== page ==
Miconia machinazana C.Ulloa & D.A.Neill
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|Miconia machinazana C.Ulloa & D.A.Neill|
Haec species ad Miconiam sect. Cremanium (D.Don) Hook.f. pertinens, a congeneris sect. Chaenopleurae (DC.) Hook.f. floribus pentameris differt; intra sect. Cremanium a Miconia rigente Naudin foliis minoribus (usque ad 35.1 mm vs. 60 mm longis) petalis luteolis (vs. albis et roseis) atque foliis 1- (vs. 3-)nerviis, a Miconia ledifolia (DC.) Naudin foliis latioribus (usque ad 10.5 mm vs. 4 mm latis) atque fructu majore (2.4-3.9 × 2.8-3.8 mm in Miconia ledifolia ) seminibus pluribus (usque ad 9 in Miconia ledifolia ) differt.
Ecuador. Zamora-Chinchipe: Paquisha, Cordillera del Cóndor. The Machinaza plateau. About 500 m W of the Ecuador-Peru international border, near end of trail from Paquisha Alto military post. 03°54'06"S, 78°28'57"W, 2315 m, 23 June 2009 (fl, fr), D.A.Neill & C.Kajekai 16909 (holotype MO!; isotypes AAU!, CAS!, LOJA!, M!, NY!, QCNE!).
Small, profusely branched shrub 0.5-1.2 m tall; internodes 1.5-7.0 × 1.2-2.4 mm. A thick indument of pinoid trichomes densely covering and totally concealing the surface of branches, petioles, both surfaces of young leaves, bracts, pedicels, hypanthium, calyx lobes outside surface, and fruits, the indument reddish-brown (cinnamon) colored on young parts and becoming darker, maroon-brown, and caducous on older organs, leaving the base of older branches and the adaxial surface of leaves with scattered trichomes. Leaves decussate, the petiole erect and nearly parallel to the stem, and the blade ascending at an angle of 90-120 º with the petiole, 11.8-35.1 × 2.2-10.5 mm, narrowly elliptic to na rrowly lanceolate, coriaceous, with 15-22 pairs of faintly visible nerves adaxially, the base acute, the margins revolute and remotely crenate, the minute teeth dark, the adaxial surface dark green with scattered pinoid whitish trichomes on the surface and covering the midrib, the abaxial surface concealed by the indument, the apex bluntly acute and mucronate; petiole 1.6-4.5 mm. Inflorescences 10-20 mm, panicles, terminal at the tip of the branches or on short lateral branches, 1-3 flowers open at a time; bracts 3-9 mm, spatulate, persistent. Hypanthium 1.0-2.4 mm, campanulate, maroon red, glabrous inside. Flowers 5-merous; calyx lobes ca. 1.2 × 1.2 mm, maroon red and glabrous adaxially, the external teeth thick, ca. 0.35 mm, projecting, concealed by the indument. Corolla pale yellow, the petals 1.3-2 × 1.5-1.7 mm, concave, the apex oblique, the margin minutely erose, the outer surface granulose. Stamens 10, slightly dimorphic in size, the filaments 2.0-2.3 mm, geniculate above the middle, twice as wide below the folding point towards the base, cream colored, tinged with pink in older flowers, the anthers 0.9-1.2 mm, 2-celled, obovate, retuse at apex, initially uniformly cream colored and later tinged with pink, opening by two broad, apical, ventrally inclined pores, the connective at the base ventrally with a blunt, bilobed appendage and dorsally with a blunt, minutely notched tooth, slightly longer than the ventral lobes; ovary 3-celled, 3/4 inferior, ridged, with a ring of pinoid trichomes at the apex, the style ca. 3.5 mm, straight, pale yellow, glabrous, the stigma clavate but not conspicuously so, pale yellow. Infructescences with up to 22 mature fruits. Berries 5-7 × 5.5-7.5 mm, nearly globose, fleshy, the surface concealed by the indument, maroon red apically, ridged and with a few trichomes at the base of the attachment of the style; seeds 15-25, globose, ca. 0.99 × 0.93 mm.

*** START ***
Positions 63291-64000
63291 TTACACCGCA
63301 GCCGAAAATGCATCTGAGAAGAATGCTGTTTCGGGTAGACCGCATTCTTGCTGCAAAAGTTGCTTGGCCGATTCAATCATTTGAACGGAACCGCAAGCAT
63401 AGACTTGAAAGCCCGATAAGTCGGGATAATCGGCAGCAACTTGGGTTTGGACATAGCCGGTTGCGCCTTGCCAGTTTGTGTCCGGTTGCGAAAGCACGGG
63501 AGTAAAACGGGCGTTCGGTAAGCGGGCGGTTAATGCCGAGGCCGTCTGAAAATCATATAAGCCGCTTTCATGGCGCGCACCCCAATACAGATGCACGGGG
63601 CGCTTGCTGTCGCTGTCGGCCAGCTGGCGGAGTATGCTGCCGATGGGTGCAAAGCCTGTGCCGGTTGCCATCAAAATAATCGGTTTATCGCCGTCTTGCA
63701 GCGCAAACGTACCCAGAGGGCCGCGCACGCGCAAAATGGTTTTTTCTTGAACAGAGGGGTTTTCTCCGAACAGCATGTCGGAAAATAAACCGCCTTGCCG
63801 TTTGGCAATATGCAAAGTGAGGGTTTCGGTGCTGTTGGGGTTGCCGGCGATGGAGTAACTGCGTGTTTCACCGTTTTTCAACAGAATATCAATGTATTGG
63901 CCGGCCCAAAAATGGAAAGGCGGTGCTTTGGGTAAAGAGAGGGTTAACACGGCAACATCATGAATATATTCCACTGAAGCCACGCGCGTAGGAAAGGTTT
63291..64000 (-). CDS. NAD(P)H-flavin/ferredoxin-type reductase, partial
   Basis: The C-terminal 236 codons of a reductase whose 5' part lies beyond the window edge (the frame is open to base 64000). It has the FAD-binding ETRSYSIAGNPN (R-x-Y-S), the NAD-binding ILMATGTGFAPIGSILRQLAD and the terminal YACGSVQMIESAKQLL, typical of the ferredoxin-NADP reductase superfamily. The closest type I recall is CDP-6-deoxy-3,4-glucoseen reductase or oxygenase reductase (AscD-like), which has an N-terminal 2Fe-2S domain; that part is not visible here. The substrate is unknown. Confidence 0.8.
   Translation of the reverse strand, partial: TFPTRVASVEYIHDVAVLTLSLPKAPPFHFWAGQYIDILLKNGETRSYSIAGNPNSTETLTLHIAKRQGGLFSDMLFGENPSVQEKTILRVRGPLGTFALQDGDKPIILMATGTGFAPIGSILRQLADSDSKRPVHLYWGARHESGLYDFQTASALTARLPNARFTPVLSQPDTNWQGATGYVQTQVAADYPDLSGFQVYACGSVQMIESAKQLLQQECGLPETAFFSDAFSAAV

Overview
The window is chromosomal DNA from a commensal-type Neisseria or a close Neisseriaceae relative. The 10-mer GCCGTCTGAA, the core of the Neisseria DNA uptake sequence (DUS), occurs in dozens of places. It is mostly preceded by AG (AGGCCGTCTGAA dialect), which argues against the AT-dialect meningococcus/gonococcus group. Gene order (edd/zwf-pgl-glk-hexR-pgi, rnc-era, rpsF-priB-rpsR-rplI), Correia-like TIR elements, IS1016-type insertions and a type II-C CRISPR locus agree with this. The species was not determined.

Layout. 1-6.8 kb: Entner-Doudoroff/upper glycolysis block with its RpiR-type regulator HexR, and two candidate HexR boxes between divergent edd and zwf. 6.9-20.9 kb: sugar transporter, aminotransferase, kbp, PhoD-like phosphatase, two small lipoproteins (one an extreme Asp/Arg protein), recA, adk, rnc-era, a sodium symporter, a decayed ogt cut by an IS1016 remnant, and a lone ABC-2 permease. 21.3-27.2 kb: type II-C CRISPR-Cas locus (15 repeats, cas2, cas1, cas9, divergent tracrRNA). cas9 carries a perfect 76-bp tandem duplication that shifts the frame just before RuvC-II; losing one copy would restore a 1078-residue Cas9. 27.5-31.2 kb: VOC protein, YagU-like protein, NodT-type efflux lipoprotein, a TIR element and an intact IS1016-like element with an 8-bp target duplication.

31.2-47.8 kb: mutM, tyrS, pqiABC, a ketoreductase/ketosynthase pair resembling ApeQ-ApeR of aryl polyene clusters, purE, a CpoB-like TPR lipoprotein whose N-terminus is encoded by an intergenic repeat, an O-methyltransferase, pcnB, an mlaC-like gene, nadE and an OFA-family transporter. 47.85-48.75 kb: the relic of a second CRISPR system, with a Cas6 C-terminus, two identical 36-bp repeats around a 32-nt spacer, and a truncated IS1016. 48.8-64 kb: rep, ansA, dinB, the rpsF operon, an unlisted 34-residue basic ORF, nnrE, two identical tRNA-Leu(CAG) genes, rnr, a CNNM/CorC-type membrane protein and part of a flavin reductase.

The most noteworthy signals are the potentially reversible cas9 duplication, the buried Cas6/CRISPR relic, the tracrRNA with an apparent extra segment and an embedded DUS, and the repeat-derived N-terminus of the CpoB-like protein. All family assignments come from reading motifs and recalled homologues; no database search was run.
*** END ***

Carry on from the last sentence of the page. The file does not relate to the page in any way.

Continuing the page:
Miconia machinazana has only been found on the Machinaza plateau, one of the highest-elevation Hollín Sandstone plateaus in the Cóndor region between 2315 and 2420 m ( Fig. 5View Figure 5). The area is precisely on the Ecuador-Peru international border, near the end of the trail from the Paquisha Alto military post. Since the population actually straddles the border it is recorded as occurring in the province of Zamora-Chinchipe in Ecuador and in the department of Amazonas, Peru.
The specimens collected in June have just a few open flowers and several fruits, while the specimens collected in March have abundant fruits. The Cóndor is an eastern outlier of the main Andes chain and has revealed a fascinating and unexpected biogeographical connection between the sub-Andean cordilleras and the Guayana Shield in northeastern South America ( Ulloa Ulloa and Neill 2006). The soils are very nutrient-poor, and consist of a bare sandstone substrate or coarse- to medium-grained quartzite sand derived there from. The vegetation is mostly dwarf scrub, dominated by shrubs to about 0.5 m tall, with occasional small trees to four meters tall ( Fig. 5View Figure 5). The vegetation seems to be recovering slowly from an extensive fire that occurred between 1990 and 1995, with charred woody stems in abundance on the ground.
The species name machinazana commemorates the name of the Machinaza plateau and river in the Cordillera del Cóndor area where this species was collected.
Miconia machinazana has a restricted distribution, only known from scattered populations within a single mountain range. The Area of Occupancy (AOO) of the species is 3 km2 and it falls completely outside any protected area under Ecuador’s System of Protected Areas. In terms of our current knowledge, the species is assigned a provisional IUCN (2001) conservation status of Critically Endangered ( IUCN SPWG 2010).
Ecuador. Zamora-Chinchipe:Centinela del Cóndor, Cordillera del Cóndor, Machinaza plateau summit area, adjacent to obelisk-shaped border marker, at end of trail from upper Paquisha military post, precisely at Ecuador-Peru border. 03°53'50"S, 78°28'49"W, 2420 m, 15 Mar 2008 (fr), D.A.Neill & W.Quizhpe 16167 (COL, HA, K, LOJA, MO, QCA, QCNE, USM).
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